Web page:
A couple years ago, I had gone back to the revised-revised-finalized-final version of my Voices on the Wind screenplay to adapt it for the stage because I could finally admit that what I really loved was writing dialogue not descriptive paragraphs that go on for pages (this blog notwithstanding).  But I realized that in adapting my story for a screenplay, I had taken out a lot of the scrumptuous dialogue that actors love to deliver for the sake of brevity in the film medium whose motto is “Show.  Don’t tell.”  Well, screw that.  Actors like to talk.  And so do my characters.

Interestingly, in the past 10 years, writing in the mass paperback industry has changed considerably.  People like quick reads, and dialogue helps do that.  Descriptive writing is still necessary, of course, but not at the lengths that used to be the standard.  Also, with the advent of mobile, digital readers, more people than ever can afford to read (e)books because the costs are usually much lower than the physical book.  This means I can get my story into people’s consciousness everywhere, more quickly and less expensively.  Plus, the publishing industry used to be almost impenetrable for new authors; but the digital age has leveled the playing field for writers and placed the advantage squarely in the realm of self-publishing, while the cost of film-making has skyrocketed.

Now, here I am, going back to the tattered, worn, falling apart original 184-page screenplay of Voices on the Wind — barely held together with its tarnished brass brads — to reformat it as an e-book novel for your reading pleasure.  It has been emotional for me to revisit the story as I wrote it originally, to once again dwell in the hearts and minds of my characters whom I love so much.  Some things have changed on Pine Ridge since I was there in 2001, and some things haven’t.  As a writer, it will be such a relief to FINALLY get this story out into the world.

I admit, there is nothing like actually holding a book in your hands as you curl up in a comfy spot with a cool drink and a tray of assorted chocolates nearby.  Nothing will ever really take the place of the physical, printed book.  But for me, the world of the eBook is a great opportunity.  Therefore, the journey continues….

Even better, all these years (and this blog) later, I’m not afraid to write the sex scenes. :-)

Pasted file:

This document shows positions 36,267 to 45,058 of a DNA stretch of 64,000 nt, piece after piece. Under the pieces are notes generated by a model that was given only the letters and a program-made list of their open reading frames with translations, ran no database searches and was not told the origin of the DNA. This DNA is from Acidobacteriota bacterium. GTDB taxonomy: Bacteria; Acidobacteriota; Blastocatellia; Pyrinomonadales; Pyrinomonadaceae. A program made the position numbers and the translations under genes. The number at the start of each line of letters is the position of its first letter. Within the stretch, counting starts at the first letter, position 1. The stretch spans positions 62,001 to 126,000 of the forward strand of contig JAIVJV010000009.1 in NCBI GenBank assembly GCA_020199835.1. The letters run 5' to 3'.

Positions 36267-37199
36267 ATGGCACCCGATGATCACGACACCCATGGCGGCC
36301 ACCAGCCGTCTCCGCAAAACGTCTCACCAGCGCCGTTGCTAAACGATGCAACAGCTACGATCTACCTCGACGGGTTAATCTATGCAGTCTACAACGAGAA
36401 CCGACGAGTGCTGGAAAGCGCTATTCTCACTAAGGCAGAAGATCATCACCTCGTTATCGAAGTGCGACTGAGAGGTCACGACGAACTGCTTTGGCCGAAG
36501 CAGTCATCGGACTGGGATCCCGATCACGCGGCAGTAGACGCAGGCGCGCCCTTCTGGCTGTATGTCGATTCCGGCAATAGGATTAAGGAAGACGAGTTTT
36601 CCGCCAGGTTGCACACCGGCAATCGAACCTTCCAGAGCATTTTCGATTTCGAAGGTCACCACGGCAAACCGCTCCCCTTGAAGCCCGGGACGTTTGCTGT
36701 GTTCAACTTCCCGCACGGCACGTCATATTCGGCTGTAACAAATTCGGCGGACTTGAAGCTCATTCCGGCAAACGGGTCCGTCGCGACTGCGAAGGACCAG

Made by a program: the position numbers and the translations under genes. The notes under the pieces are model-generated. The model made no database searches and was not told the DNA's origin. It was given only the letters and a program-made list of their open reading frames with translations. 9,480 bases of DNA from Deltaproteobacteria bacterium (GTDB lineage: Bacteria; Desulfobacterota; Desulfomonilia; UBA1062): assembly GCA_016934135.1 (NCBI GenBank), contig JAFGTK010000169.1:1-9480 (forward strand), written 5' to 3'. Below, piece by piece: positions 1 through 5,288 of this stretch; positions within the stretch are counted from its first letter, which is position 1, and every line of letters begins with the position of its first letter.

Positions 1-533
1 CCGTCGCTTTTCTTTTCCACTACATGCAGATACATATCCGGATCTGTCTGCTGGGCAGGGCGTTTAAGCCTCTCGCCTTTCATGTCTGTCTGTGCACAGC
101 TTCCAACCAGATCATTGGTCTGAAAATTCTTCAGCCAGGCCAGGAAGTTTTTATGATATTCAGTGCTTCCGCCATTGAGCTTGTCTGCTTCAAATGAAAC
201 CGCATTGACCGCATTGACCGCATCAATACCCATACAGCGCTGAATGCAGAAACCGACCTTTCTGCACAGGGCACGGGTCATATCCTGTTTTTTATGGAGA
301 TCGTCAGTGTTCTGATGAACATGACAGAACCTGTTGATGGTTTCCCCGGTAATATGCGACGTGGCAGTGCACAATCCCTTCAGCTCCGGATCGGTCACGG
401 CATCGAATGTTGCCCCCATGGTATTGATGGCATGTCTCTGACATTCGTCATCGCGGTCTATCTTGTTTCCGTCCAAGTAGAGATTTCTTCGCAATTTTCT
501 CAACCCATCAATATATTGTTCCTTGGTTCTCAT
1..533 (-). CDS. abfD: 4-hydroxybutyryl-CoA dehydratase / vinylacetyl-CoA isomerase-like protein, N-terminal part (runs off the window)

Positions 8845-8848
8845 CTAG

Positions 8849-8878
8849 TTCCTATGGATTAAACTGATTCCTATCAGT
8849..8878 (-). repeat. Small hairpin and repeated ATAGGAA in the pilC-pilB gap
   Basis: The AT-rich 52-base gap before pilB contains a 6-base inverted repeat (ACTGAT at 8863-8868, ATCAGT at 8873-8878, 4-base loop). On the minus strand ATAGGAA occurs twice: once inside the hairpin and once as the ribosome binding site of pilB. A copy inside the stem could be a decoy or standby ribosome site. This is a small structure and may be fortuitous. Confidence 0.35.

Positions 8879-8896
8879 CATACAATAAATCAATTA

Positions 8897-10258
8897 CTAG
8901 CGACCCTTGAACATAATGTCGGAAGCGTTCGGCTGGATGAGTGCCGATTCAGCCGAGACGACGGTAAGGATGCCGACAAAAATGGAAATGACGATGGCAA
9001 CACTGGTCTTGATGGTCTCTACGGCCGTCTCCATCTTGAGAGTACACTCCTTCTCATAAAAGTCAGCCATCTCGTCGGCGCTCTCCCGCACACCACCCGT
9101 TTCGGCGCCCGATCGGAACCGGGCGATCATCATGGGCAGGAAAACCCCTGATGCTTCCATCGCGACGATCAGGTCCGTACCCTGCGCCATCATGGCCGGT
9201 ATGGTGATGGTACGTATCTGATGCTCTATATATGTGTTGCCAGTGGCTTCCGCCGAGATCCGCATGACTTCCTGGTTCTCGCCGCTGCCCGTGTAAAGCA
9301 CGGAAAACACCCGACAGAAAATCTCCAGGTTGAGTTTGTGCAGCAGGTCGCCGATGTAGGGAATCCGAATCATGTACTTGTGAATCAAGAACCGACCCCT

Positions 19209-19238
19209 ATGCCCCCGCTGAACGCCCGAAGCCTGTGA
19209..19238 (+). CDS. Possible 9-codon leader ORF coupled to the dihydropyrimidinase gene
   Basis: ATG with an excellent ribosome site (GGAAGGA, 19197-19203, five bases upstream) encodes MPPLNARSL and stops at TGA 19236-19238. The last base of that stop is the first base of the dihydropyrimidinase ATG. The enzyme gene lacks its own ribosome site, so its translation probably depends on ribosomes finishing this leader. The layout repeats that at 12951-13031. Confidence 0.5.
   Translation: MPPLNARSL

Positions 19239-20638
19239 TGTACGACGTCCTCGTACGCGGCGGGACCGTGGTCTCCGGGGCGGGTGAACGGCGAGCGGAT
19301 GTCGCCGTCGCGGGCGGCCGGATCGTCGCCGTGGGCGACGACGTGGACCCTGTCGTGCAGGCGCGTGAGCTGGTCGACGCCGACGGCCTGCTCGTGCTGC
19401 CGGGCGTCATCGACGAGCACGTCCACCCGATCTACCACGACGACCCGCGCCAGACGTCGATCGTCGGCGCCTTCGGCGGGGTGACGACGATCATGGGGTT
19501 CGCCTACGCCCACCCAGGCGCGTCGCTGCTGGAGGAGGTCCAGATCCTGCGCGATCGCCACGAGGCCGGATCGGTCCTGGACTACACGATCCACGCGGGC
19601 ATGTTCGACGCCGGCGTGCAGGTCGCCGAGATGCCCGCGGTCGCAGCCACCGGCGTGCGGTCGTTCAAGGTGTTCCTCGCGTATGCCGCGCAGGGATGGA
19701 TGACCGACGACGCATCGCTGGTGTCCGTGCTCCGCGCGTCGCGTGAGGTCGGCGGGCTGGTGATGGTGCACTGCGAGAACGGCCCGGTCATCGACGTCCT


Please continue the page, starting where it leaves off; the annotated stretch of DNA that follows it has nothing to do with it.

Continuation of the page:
trish

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AW Radio: Trish Causey discusses the Supreme Court’s Hobby Lobby verdict on Birth Control


Supreme-Court-Hobby-Lobby-protestersThe Supreme Court has once again determined that women are not people but corporations are and that corporations have more rights under the Constitution that human beings do.

Tune in for “Trish Causey discusses the Supreme Court Hobby Lobby verdict on Birth Control.”

CALL IN to (646) 787-8587 and voice your opinion on this ridiculous verdict, or post your comments in the online chat room.

Be heard!

trish

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NEWS: I Can Now Marry You


handfasting-marriage-wedding-handsI am now an official Marriage Officiant!

If you’re looking for a pagan, heathen, witchy, Wiccan, bohemian, theatrical, non-traditional, out-of-the-ordinary, non-Christian, and/or non-religious wedding, LET ME KNOW!  (I will be happy to officiate a Christian marriage, too.)

I want to provide an alternative to those who can’t or don’t want a Christian/church wedding but want more than the Justice of the Peace gig. 

If you’re in a state that allows GAY MARRIAGE, lemme know!  I will travel!

Feel free to contact me by leaving a comment below.

trish

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Dream: Losing My Hair and Going Bald


swept-in-a-bubbly-dream-gun-leglerThis morning I awoke from a dream, the kind I haven’t had in a while and a very specific kind I have never had.  Ever.  I dreamt all of my hair was gone, and I was bald.